Looking for some new, “green” knitting ideas, — recycled yarn is a start! I’m not talking about skeins of yarn bought at garage sales, or about swapping yarn with a fellow knitter, though those are both great eco-friendly ideas. No, these days, people are talking about yarn recycled from cast-off sweaters.
Give unloved knits a new life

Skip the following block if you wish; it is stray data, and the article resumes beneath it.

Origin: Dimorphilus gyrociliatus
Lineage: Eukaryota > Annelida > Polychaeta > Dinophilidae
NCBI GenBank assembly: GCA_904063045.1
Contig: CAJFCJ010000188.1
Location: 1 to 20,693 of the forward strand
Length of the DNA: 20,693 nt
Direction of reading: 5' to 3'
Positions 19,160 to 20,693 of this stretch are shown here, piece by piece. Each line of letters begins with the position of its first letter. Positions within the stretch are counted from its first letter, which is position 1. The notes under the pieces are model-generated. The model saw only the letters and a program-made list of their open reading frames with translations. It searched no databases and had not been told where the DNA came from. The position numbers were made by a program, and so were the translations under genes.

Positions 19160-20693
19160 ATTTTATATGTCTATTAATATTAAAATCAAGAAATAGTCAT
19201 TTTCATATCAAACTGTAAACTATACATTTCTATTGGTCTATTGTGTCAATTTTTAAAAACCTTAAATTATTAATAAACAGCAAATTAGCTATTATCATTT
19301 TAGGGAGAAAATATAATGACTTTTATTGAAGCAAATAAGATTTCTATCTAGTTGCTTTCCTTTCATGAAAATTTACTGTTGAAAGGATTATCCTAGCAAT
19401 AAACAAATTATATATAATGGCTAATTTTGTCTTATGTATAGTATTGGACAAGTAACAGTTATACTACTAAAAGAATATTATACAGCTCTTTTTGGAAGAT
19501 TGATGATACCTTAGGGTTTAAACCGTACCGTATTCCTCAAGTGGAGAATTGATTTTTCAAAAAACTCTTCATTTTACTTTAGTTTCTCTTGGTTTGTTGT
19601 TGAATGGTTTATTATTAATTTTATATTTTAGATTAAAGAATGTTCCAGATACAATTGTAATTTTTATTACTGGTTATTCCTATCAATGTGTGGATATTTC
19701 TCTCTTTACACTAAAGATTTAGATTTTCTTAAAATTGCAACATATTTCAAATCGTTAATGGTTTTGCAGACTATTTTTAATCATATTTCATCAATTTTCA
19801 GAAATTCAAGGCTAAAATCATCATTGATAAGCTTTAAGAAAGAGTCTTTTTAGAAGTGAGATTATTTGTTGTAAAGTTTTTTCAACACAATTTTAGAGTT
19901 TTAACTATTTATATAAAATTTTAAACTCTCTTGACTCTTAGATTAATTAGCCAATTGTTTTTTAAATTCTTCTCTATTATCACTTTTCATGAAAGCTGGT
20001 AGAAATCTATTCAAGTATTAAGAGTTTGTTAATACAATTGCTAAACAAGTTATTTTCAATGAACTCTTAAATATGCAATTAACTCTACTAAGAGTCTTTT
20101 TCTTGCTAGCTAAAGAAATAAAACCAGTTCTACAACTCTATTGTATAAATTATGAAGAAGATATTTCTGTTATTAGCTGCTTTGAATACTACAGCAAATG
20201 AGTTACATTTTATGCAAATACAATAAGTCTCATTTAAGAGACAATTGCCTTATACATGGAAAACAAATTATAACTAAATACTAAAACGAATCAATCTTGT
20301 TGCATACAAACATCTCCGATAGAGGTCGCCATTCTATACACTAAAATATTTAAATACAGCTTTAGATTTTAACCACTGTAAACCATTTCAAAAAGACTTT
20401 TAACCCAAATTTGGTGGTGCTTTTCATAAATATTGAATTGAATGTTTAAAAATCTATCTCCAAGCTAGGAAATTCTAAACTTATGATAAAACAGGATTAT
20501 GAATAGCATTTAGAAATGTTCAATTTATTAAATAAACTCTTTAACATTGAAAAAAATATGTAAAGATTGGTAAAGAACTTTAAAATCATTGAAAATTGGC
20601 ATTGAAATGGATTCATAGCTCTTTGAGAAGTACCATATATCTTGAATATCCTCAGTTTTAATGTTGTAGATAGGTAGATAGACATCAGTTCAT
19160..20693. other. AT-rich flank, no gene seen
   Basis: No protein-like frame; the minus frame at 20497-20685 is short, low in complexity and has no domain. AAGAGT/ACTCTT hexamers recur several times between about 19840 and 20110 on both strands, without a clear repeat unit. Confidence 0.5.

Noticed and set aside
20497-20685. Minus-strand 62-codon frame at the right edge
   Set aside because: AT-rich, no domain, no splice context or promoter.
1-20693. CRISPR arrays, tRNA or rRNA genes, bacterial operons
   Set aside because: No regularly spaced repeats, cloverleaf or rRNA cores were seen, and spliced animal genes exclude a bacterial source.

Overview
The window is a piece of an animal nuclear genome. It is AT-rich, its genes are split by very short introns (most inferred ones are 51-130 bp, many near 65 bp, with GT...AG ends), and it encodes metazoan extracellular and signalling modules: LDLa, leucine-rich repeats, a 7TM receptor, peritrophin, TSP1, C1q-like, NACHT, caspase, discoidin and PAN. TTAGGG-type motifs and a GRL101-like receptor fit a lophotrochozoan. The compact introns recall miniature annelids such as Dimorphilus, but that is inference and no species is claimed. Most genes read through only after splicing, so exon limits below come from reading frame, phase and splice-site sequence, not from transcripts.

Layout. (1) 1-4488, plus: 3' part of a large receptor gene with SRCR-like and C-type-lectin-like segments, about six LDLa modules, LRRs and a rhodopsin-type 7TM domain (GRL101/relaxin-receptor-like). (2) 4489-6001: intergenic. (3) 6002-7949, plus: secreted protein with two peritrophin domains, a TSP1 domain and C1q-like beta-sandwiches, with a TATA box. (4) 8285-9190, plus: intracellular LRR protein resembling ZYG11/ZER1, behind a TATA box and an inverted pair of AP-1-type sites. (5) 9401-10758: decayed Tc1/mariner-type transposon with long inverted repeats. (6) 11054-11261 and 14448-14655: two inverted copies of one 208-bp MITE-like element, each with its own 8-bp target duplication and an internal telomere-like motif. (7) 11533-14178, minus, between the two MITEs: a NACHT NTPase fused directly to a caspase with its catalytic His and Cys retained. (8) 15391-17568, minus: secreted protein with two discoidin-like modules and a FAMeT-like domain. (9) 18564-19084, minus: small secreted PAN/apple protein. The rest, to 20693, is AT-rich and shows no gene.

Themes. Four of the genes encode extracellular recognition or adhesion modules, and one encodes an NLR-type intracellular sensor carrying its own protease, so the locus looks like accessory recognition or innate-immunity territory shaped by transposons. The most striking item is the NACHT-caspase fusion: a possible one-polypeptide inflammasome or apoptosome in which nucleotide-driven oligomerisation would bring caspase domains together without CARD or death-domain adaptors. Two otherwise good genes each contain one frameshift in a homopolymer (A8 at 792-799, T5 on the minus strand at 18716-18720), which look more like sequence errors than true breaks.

I like browsing through thrift stores and rummaging at estate sales, so recycled yarn is right up my alley. And this is the perfect time to find old sweaters, since people go through their wardrobes for spring cleaning and give away warm-weather clothing. Pick sweaters made either entirely or mostly of natural fibers, and make sure they’re in good condition. Think about the yarns you love to knit with when buying used sweaters. Natural fibers like cashmere, angora, and lambswool are highly desirable recycled yarns. To get more bang for your buck, look for large and extra-large sweaters. Holes or stains can still work if they’re not large, since you can discard that yarn and still have two long pieces unraveled from either side of the mark. However, sweaters put in the dryer and felted won’t work since felted yarn won’t unravel. Be sure to pick sweaters that have hand sewn or crocheted seams. If the seams have been serged, the yarn has been cut and sewn together at the seam. If you manage to unravel it, you’ll be left with lots of little pieces of yarn instead of one or two long pieces for knitting. Stick with hand stitched or crocheted seams, which are easy to pull apart and yield a continuous, unbroken yarn. I’ve found that both neaveau fiber arts and craftstylish have great recycled yarn tutorials. Both walk you through the process, from picking the sweater to forming the skeins. And they both include a lot of photos so it’s easy to understand. There are many methods of forming the yarn into hanks after unraveling the yarn, including using chairs, your body, an assistant’s hands, or professional tools such as a niddy noddy or umbrella swift. What you use is entirely up to preference, and budget. Handy knitters even make their own devices using wood discards and nails — they make recycled yarn on recycled tools! It’s most important to wash the yarn, dry it, and wind it carefully, so you don’t break it, stretch it, or shrink it. Voila… you’ve created your first recycled yarn ball! It takes some time at first, but you may even prefer your recycled yarn to your store-bought stash.